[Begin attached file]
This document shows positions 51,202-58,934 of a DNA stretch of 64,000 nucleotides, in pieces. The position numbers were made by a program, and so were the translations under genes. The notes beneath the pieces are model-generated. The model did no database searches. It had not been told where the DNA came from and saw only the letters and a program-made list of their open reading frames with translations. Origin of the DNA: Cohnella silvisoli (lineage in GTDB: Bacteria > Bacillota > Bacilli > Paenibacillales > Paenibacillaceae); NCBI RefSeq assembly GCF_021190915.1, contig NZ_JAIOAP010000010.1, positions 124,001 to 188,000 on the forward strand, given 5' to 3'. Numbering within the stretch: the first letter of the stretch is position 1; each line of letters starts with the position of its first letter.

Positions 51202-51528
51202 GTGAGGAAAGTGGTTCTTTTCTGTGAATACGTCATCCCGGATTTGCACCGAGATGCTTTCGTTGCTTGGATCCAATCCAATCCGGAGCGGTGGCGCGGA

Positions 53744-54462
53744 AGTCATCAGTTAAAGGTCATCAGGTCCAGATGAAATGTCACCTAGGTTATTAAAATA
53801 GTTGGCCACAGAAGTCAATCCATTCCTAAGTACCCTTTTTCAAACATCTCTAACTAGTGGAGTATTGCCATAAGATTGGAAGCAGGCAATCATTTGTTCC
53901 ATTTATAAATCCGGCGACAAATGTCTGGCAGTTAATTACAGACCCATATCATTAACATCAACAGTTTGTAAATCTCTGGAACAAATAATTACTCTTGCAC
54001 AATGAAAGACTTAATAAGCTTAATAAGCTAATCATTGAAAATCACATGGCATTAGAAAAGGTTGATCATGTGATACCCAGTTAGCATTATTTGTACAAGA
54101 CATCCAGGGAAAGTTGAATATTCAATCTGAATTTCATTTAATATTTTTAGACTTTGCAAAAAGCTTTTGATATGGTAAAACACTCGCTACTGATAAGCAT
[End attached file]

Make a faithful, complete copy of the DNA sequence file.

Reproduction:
This document shows positions 51,202-58,934 of a DNA stretch of 64,000 nucleotides, in pieces. The position numbers were made by a program, and so were the translations under genes. The notes beneath the pieces are model-generated. The model did no database searches. It had not been told where the DNA came from and saw only the letters and a program-made list of their open reading frames with translations. Origin of the DNA: Cohnella silvisoli (lineage in GTDB: Bacteria > Bacillota > Bacilli > Paenibacillales > Paenibacillaceae); NCBI RefSeq assembly GCF_021190915.1, contig NZ_JAIOAP010000010.1, positions 124,001 to 188,000 on the forward strand, given 5' to 3'. Numbering within the stretch: the first letter of the stretch is position 1; each line of letters starts with the position of its first letter.

Positions 51202-51528
51202 GTGAGGAAAGTGGTTCTTTTCTGTGAATACGTCATCCCGGATTTGCACCGAGATGCTTTCGTTGCTTGGATCCAATCCAATCCGGAGCGGTGGCGCGGA

Positions 53744-54462
53744 AGTCATCAGTTAAAGGTCATCAGGTCCAGATGAAATGTCACCTAGGTTATTAAAATA
53801 GTTGGCCACAGAAGTCAATCCATTCCTAAGTACCCTTTTTCAAACATCTCTAACTAGTGGAGTATTGCCATAAGATTGGAAGCAGGCAATCATTTGTTCC
53901 ATTTATAAATCCGGCGACAAATGTCTGGCAGTTAATTACAGACCCATATCATTAACATCAACAGTTTGTAAATCTCTGGAACAAATAATTACTCTTGCAC
54001 AATGAAAGACTTAATAAGCTTAATAAGCTAATCATTGAAAATCACATGGCATTAGAAAAGGTTGATCATGTGATACCCAGTTAGCATTATTTGTACAAGA
54101 CATCCAGGGAAAGTTGAATATTCAATCTGAATTTCATTTAATATTTTTAGACTTTGCAAAAAGCTTTTGATATGGTAAAACACTCGCTACTGATAAGCAT